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The primary purpose of cleansing is to remove oil, bacteria, sweat, dirt, and desquamated skin cells from the face and body. However, cleansers can react with lipids and proteins on the skin and incite keratinocytes to release cytokines, all of which can irritate or damage the skin’s surface.1,2 Surface-active substances, known as surfactants, work by reducing the surface tension on the skin and emulsifying dirt.3 There are various kinds of surfactants found in cleansers.


Anionic surfactants form generous foam and have the highest cleansing power. Consequently, these compounds are often found as the primary surfactants in cleansers (Table 6-1). “Soap” contains the anionic surfactant alkyl carboxylate. These anionic agents are potent irritants to the skin,4 and have been found to cause harmful swelling of cell membranes.5,6 The well-known anionic agent (a type of alkyl sulfate) sodium lauryl sulfate (SLS), which strips lipids from the skin, is so irritating that it is used in the research setting to impair the skin barrier in order to test “barrier repair products.” Sodium laureth sulfate (or sodium lauryl ether sulfate, also known as SLES) has good cleansing power but is less likely to provoke irritation than SLS.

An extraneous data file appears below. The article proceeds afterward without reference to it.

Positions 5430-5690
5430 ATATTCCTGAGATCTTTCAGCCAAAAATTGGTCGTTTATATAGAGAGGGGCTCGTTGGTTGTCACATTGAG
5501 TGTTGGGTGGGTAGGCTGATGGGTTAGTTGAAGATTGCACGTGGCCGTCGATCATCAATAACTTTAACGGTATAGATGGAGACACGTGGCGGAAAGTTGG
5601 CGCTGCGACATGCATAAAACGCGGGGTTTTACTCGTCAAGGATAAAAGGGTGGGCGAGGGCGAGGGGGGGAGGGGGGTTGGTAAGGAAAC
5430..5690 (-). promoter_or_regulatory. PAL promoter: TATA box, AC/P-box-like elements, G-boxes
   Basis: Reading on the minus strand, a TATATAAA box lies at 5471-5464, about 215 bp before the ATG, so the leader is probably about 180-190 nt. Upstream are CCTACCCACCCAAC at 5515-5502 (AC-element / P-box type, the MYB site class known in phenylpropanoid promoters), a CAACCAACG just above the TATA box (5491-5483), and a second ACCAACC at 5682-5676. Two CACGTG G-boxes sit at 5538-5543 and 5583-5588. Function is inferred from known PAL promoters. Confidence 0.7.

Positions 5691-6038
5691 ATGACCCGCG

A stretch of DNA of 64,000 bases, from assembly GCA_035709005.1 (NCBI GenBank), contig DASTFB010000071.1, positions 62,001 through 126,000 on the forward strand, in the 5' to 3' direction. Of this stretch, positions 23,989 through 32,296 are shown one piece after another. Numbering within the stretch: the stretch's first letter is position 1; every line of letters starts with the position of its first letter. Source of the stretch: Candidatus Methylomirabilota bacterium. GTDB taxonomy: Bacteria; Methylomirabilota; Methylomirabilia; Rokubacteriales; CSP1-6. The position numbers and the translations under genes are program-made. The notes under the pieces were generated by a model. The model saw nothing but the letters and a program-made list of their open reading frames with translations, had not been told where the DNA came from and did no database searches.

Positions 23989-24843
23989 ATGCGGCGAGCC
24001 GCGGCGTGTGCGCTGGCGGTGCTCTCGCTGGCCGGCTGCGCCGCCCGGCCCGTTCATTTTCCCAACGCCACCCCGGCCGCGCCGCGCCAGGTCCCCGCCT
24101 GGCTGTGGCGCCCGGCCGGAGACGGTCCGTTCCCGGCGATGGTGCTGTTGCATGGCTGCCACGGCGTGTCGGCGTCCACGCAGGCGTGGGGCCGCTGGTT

TABLE 6-1Anionic Agents used in Surfactants


Cationic surfactants have lower detergent properties than anionic surfactants and are very irritating, but are typically used because of their antimicrobial properties. These surfactants often lead to the hand dermatitis seen in frequent hand washers. Cetrimide, chlorhexidine, and benzalkonium chloride are examples of cationic surfactants.


Amphoteric surfactants exhibit changing properties depending on the pH of the solution. Amphoterics are popular because they lather well, exhibit good cleansing power and compatibility with different pHs, display moderate antimicrobial activity, and cause minimal irritation. Examples include cocamidopropyl betaine, cocoamphoacetate, and cocoamphodiacetate.


Nonionic agents have no electric charge. They are expensive and demonstrate poor cleansing characteristics but are believed to cause less irritation than anionic or cationic cleansers. Nonionic agents have been found to disrupt the skin barrier by solubilizing fatty acids and cholesterol.2 Examples of nonionic surfactants include cocoglucoside, lauryl glucoside, decylglucoside, and coconut diethanolamine (cocamide DEA).


Several factors influence the irritancy potential of cleansers including the amount of time left on the skin, rinsability, pH, and the susceptibility of the skin to irritation. (Individuals with a Baumann Skin Type designated as S4 are more susceptible to irritation because their ...

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